Kandi grew up in Wilton, Maine. She spent much of her childhood outdoors, making mud pies, climbing trees, catching and releasing frogs, toads, and salamanders, fishing, and exploring the woods behind her house and the family camp with her brothers and sister. Her parents would pile her and her 3 siblings into the car and take off to drive old tote roads and this continues to be a favorite pastime of hers.

As a young adult, she continued to spend time in the outdoors, camping with her young daughter and panning for gold in the Swift River of Western, Maine. Her former husband, John, introduced her to mining for gemstones and hunting and since then she has harvested deer, moose, bear, grouse, turkey, and a goose for food. They drove old totes roads just to see what was over the next ridge and to search for oyster mushrooms and chaga.

Kandi has been on wilderness canoe and camping trips with Mahoosic Guide Service. She enjoys learning new outdoors skills at Maine Primitive School, Maine’s Outdoor Learning Center (MOLC), and going on all women’s hunting and fishing trips with the women of Maine Women Hunters.

She studied herbalism with Dr. Nathaniel Petley and enjoys foraging for herbs, with which she makes soaps, and salves, and tinctures.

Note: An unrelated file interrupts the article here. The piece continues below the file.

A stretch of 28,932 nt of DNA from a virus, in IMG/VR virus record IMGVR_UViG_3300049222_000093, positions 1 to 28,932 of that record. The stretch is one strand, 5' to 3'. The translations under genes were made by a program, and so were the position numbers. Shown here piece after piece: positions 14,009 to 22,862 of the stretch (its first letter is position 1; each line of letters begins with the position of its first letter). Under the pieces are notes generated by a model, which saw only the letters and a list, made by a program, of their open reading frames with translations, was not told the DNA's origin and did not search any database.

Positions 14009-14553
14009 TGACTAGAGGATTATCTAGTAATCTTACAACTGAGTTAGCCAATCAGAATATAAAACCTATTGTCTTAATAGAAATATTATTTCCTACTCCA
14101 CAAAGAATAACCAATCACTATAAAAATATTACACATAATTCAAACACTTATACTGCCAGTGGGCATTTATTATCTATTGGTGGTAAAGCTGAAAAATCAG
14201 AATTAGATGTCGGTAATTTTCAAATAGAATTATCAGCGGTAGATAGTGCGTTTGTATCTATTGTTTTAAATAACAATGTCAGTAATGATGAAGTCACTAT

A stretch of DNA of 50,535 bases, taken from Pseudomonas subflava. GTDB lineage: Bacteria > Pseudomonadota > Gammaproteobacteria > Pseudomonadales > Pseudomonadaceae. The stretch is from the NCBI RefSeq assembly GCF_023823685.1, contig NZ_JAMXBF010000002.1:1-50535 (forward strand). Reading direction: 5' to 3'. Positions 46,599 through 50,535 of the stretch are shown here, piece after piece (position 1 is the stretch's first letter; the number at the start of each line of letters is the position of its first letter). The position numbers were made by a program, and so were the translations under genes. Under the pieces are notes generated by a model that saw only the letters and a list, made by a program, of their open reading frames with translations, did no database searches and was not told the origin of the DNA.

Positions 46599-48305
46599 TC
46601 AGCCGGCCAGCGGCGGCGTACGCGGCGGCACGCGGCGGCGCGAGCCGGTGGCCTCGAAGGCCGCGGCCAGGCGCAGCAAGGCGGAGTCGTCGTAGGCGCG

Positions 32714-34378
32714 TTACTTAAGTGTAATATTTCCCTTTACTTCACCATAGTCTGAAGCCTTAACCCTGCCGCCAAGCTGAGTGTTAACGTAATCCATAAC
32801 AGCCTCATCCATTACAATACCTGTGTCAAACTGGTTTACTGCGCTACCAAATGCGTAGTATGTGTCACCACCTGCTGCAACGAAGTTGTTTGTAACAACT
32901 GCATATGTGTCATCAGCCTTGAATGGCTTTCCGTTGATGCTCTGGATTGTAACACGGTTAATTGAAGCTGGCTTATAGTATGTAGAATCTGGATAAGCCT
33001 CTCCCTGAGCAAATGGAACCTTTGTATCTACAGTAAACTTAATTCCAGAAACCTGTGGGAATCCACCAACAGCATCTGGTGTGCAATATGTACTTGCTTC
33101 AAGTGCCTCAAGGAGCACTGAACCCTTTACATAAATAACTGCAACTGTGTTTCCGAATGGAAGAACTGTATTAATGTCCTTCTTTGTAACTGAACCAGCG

In 2019 she studied with MOLC to learn the skills needed to become a Maine Guide. In 2019 and 2020, she became a Registered Maine Guide for Recreation and Hunting. Kandi is certifed in Wilderness First Aid.
Kandi has worked for North Country Associates for the past 36 years, as a cook, foodservice director, and now as a registered and licensed dietitian. She is the Nutrition Services Coordinator overseeing the Food and Nutrition Departments of long-term care facilities in Maine.

The healthcare world is stressful, especially since the advent of Covid. Noticing how her stress dissipated whenever she was out in the woods, Kandi applied to the Association of Nature and Forest Therapy (ANFT) to become a Certified Forest Therapy guide. Now she uses her ANFT certification, the skills she learned as a Registered Maine Guide, and her love of the Forest to open the doors to Nature so that others may benefit physically, mentally, and spiritually through their connections with Nature.

Join Kandi and immerse yourself in all that Nature has to offer you. Each walk takes 2 to 3 hours because they are very slow – it is all about the journey, rather than the destination. She conducts walks in Wilton, Maine on forested land stewarded by her partner Nathan. She also guides walks in Farmington and other areas of Western Maine.

Kandi Karkos

Certified Forest Therapy Guide

Scheduling & Sessions

To schedule a walk, call or email.

A typical guided Forest Therapy walk takes about 2-3 hours and is within walking distance of up to a mile. Most walks are done in and around Harden Woods, Wilton, Farmington, and western Maine.

Other locations by arrangement, including your own land.


Single Adult = $40

Family (1 adult and 1 child) = $50

Additional child = $5

Group Rate (5 or more) = $30 per person



(207) 754–0742 or send an email using the form below.


  • This field is for validation purposes and should be left unchanged.